Depending on who you talk to, the City Council’s 7-2 vote yesterday to elect District One’s Democrat Sherri Lightner as President over Todd Gloria was either a victory for evil reactionaries or the dawning of the Age of Aquarius.

Looking at the two Councilpersons voting records prior to 2014, there doesn’t seem to be much of an ideological difference. The San Diego Labor Council declined to endorse both Gloria (rated by them at 60%) and Lightner (54%) in the 2012 election. So what’s the big deal?

Today we’ll take a look at the debate this decision by the council has spawned and my best guess as to what the consequences will be.

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Thumbnail image for State Department Selected Chevron as Finalist for “Corporate Excellence” Award

State Department Selected Chevron as Finalist for “Corporate Excellence” Award

by Source 12.11.2014 Activism

By Dan Bacher

It’s hard to believe, but the Obama administration recently selected Chevron, the San Ramon-based corporate giant known for environmental destruction and the violation of human rights throughout the world, as a finalist for its “corporate excellence” award!

According to a State Department press release, “The U.S. Department of State Bureau of Economic and Business Affairs has announced the selection of nine finalists for the Secretary of State’s prestigious 2014 Award for Corporate Excellence (ACE).”

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Thumbnail image for SDSU Students Fight Fraternity Rape Culture

SDSU Students Fight Fraternity Rape Culture

by Doug Porter 12.10.2014 Activism

By Doug Porter

Students at San Diego State University participated in a march and sit-in on Tuesday, demanding the school take action in response to sexual assaults and harassment. The protest was triggered by reports of people associated with fraternity houses yelling  obscenities, waving dildos and throwing eggs at a Nov. 21st  anti-rape march called Take Back the Night.

Their demands included an open forum with  SDSU President Elliot Hirshman during the spring semester, along with the resignations of fraternity members of the Sigma Phi Epsilon and Delta Sigma Phi from various posts on the campus. The protesters cited the need for a planned Women’s Resource Center to serve as a rape crisis center and for CSU and UC colleges to release all statistical data on the investigation, adjudication and sanction of cases involving sexual assault, domestic violence and stalking.

As is the case with police-linked killings around the country, the protests are the local manifestation of a much larger problem, and today I’ll try to give this story some context.

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Thumbnail image for What a Difference a Few Decades Make : An Interview with Kevin Beiser

What a Difference a Few Decades Make : An Interview with Kevin Beiser

by Judi Curry 12.10.2014 Education

By Judi Curry

As a public school teacher beginning my career in the early sixties, I have seen the pendulum swing many ways in the past fifty years. (Fifty Years! My God!) Perhaps one of the biggest swings was from the professional organizations of the California Teachers Association (CTA) and the National Education Association (NEA) to the American Federation of Teachers ( AFT) and other labor organizations.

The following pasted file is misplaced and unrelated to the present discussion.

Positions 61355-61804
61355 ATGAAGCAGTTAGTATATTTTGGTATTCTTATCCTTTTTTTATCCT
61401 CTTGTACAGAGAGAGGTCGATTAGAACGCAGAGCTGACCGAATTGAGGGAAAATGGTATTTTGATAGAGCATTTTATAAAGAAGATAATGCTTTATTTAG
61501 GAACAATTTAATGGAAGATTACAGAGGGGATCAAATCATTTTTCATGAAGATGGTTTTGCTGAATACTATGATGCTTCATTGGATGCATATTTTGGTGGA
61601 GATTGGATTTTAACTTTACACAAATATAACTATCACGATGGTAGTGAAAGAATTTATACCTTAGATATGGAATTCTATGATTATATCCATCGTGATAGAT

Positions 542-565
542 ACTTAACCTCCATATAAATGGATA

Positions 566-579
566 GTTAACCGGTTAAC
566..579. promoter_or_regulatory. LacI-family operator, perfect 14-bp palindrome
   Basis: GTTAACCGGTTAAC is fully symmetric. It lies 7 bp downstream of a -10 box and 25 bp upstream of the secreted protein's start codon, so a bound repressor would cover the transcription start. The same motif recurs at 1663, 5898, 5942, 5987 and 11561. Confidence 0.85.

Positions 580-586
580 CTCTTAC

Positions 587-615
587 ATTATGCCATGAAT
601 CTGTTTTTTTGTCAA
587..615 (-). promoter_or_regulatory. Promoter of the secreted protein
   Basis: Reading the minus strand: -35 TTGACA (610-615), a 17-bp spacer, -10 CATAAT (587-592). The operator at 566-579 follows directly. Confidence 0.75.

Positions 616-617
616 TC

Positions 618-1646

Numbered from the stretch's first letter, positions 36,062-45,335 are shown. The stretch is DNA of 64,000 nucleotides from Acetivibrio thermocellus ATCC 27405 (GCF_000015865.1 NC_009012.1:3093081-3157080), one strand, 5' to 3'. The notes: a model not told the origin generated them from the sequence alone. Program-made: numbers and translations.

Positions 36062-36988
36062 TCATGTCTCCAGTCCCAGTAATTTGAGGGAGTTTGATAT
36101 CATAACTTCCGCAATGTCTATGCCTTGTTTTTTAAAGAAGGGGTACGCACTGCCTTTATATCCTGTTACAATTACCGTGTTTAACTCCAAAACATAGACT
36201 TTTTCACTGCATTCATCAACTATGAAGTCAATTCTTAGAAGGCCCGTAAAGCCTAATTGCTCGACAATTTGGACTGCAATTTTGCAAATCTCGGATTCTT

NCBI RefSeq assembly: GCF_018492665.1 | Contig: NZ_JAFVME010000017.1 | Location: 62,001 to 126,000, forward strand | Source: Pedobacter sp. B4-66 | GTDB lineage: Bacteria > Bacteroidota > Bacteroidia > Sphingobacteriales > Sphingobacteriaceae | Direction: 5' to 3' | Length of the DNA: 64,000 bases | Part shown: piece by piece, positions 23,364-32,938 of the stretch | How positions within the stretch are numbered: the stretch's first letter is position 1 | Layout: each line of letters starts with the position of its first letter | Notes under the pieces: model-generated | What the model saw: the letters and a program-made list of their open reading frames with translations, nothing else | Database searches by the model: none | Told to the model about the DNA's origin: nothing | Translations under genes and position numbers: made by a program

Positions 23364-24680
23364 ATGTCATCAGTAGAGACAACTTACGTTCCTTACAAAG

As a member of “management” later in my career, I have been disillusioned with professionals (educators) belonging to labor organizations, because I have always felt that the “product” – read children – we deal with cannot be “recalled” to put in a missing part. We get one time to do it correctly, and God help us all if we are not successful.

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Thumbnail image for Conversion to Renewable Energy is Going Too Slow to Avoid Catastrophe – Part 2

Conversion to Renewable Energy is Going Too Slow to Avoid Catastrophe – Part 2

by John Lawrence 12.09.2014 Business

By Frank Thomas and John Lawrence / Part 1 can be found here

We are lucky to have advanced to a stage that scientists can determine the relationship between the rate of carbon dioxide (CO2) emissions into the atmosphere, the absolute value in tons of CO2 already in and projected to be in the atmosphere, the rate of increase of CO2 emissions and the relationship between amount of CO2 in the atmosphere and the Earth’s surface temperatures.

If we didn’t have this science, we might go right ahead destroying the earth’s environment to the point of extinction of human life without even understanding what was happening to us.

As it is, even though scientists have spelled it out for us, many people are not convinced the threat from global warming is even real or, if it is, that moderate methods that don’t disrupt current economic relationships will be sufficient to keep the problem at bay.

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Thumbnail image for A Couple of Heartless Transactions at Union Bank

A Couple of Heartless Transactions at Union Bank

by Bob Dorn 12.09.2014 Business

By Bob Dorn

So, this 71-year-old with the income of a teenager walks into an uptown branch of Union Bank. He had just $28.75 in his checking account following his open heart surgery two weeks before on Nov. 17.